Earlier last year, I made a vow to help bridge the U.S. and the China children’s literature fields and because of lucky circumstances, I have been able to work with some dedicated publishing folks in Beijing to bring recent Chinese picture books in bilingual form to US readers.  As seen on Betsy Bird’s BEA round up for some noteworthy upcoming titles, picture books from Candied Plums will be available for purchase later this year!

I’m so pleased that Betsy enjoyed and highlighted this sweet tale:

Haws

and can’t wait to share the other titles with everyone soon!

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18th Day of Asian Pacific American Heritage Month

It has become more and more apparent to me that the experience of an Asian person is so drastically different from that of an Asian American’s.

An Asian who grew up in her own country (like myself) didn’t have to struggle to be recognized or represented in books or other media.  In Taiwan where I was born and lived until my late 20s, the demographics were almost 100% ethnic “Chinese.”* Even if, like most young people, I experienced much self-doubt and dark days when constructing my own identity, dealing with my “ethnicity” was never part of that process.

On the other hand, my young Asian American students (Chinese, Korean, Japanese, Vietnamese, Filipino, Nepalese, Bangladeshi, Indian) must contend with the fact that their ethnic backgrounds are a significant part of their identity forming process.  Even in a city that is highly diverse, they still belong to only about 12% of the total NYC population (and about 6% of the U.S. population.)  This means that if you evenly spread out all Asian Americans in NYC, there is about 1 person of Asian heritage per 10 people in any room.  We can further break down the population by ethnic groups.  For example, there are about 20,000 ethnic Japanese and 100,000 ethnic Koreans living in New York City (approx pop 8.5 million).  This means that you will have to put about 500 people in a room to encounter a single Japanese person and about 100 people to meet a Korean person.  It is then of little wonder that many things that do not bother me in the least might really offend my Asian American students: I was never under the threat as being “the other” nor would I ever have to explain or defend my culture to my peers.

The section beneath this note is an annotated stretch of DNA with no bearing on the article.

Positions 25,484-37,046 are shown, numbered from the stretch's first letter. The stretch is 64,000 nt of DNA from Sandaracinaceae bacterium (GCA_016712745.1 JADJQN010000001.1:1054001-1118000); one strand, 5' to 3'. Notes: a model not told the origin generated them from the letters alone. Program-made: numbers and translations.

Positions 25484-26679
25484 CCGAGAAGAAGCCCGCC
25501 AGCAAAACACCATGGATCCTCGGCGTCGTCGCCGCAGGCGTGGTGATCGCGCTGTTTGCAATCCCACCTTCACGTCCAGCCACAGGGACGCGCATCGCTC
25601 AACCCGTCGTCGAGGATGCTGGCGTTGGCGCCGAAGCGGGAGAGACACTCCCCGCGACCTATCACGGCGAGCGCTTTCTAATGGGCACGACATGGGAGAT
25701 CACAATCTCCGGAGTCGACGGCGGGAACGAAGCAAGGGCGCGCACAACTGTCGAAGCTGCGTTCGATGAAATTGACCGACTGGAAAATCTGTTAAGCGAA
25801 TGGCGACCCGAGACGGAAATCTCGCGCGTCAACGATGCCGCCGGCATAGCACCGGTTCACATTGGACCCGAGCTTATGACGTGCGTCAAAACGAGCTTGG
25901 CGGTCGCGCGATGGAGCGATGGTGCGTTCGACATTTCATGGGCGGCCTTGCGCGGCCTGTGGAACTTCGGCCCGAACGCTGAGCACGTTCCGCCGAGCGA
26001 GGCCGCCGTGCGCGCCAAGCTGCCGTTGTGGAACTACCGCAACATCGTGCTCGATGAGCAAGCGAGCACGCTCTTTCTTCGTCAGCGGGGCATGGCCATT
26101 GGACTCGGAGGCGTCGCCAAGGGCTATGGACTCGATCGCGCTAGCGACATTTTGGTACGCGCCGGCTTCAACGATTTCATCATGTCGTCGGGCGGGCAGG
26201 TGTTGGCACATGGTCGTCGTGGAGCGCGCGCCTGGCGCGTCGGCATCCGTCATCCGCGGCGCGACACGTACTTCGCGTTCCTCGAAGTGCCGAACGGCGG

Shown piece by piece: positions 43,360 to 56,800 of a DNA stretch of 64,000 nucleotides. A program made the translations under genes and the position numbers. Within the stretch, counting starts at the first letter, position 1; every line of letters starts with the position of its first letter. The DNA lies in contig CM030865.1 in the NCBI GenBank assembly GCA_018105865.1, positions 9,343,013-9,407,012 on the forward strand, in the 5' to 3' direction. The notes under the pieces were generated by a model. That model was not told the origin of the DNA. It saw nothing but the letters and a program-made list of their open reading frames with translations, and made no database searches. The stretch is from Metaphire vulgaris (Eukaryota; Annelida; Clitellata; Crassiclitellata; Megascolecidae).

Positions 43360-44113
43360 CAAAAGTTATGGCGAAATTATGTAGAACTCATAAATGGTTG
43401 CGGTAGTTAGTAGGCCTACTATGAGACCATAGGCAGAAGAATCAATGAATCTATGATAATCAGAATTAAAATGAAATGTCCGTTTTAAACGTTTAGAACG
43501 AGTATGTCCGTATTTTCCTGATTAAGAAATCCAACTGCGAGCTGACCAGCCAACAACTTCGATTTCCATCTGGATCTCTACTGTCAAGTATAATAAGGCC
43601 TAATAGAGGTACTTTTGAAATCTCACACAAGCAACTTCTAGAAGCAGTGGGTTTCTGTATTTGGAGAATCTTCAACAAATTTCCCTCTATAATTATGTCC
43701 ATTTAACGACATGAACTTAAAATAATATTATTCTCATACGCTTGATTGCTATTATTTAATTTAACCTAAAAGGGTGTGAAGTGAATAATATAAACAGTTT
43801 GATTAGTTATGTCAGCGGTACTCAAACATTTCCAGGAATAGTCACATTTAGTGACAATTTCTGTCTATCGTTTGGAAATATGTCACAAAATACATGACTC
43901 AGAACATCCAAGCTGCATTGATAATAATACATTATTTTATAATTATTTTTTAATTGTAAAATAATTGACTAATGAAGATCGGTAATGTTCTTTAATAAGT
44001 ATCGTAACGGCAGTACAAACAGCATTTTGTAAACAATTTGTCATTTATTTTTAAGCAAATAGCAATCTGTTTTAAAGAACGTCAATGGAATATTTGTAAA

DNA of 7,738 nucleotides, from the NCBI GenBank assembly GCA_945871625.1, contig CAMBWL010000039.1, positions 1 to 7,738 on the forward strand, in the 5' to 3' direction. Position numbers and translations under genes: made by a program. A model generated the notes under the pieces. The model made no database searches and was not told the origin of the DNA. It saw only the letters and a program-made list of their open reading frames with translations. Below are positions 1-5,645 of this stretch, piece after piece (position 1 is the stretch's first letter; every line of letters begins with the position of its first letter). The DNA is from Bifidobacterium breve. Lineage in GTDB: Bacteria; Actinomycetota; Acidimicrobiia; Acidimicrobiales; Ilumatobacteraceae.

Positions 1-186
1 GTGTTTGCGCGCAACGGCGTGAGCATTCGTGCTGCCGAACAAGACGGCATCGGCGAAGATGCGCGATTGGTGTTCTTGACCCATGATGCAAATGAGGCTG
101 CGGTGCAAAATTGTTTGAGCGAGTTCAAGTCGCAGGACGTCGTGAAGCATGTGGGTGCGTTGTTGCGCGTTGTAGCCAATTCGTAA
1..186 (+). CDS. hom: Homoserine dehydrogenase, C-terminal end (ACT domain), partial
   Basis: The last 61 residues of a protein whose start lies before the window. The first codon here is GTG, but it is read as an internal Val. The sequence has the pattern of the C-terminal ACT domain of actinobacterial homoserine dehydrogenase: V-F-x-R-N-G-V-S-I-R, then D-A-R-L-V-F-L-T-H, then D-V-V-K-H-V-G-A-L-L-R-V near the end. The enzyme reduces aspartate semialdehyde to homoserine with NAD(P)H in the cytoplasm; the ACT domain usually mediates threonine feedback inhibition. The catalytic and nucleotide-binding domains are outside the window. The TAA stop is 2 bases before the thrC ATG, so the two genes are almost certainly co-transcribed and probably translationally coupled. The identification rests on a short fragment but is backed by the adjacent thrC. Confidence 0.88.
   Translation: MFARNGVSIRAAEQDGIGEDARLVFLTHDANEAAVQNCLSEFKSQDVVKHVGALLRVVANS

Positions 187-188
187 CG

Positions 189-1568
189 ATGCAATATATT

Since I can only consider Asian American youth experiences,  as an “outsider,” the only way for me to learn is first to not impose my own past experiences onto them and then to keep listening to Asian American friends and students so hopefully I can gain some degree of understanding in order to act as a supportive and effective ally.

* Due to the complex modern history this accounting is not truly accurate: there are those who migrated from Mainland China in 1949 (14%), those who had migrated from Mainland China some 400 years ago (84%), and the aboriginal tribes, who were colonized and have lost most of their cultures and languages (2%).

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17th Day of Asian Pacific American Heritage Month

Today is for celebration!  Celebrating one of my favorite Asian American authors – Gene Luen Yang.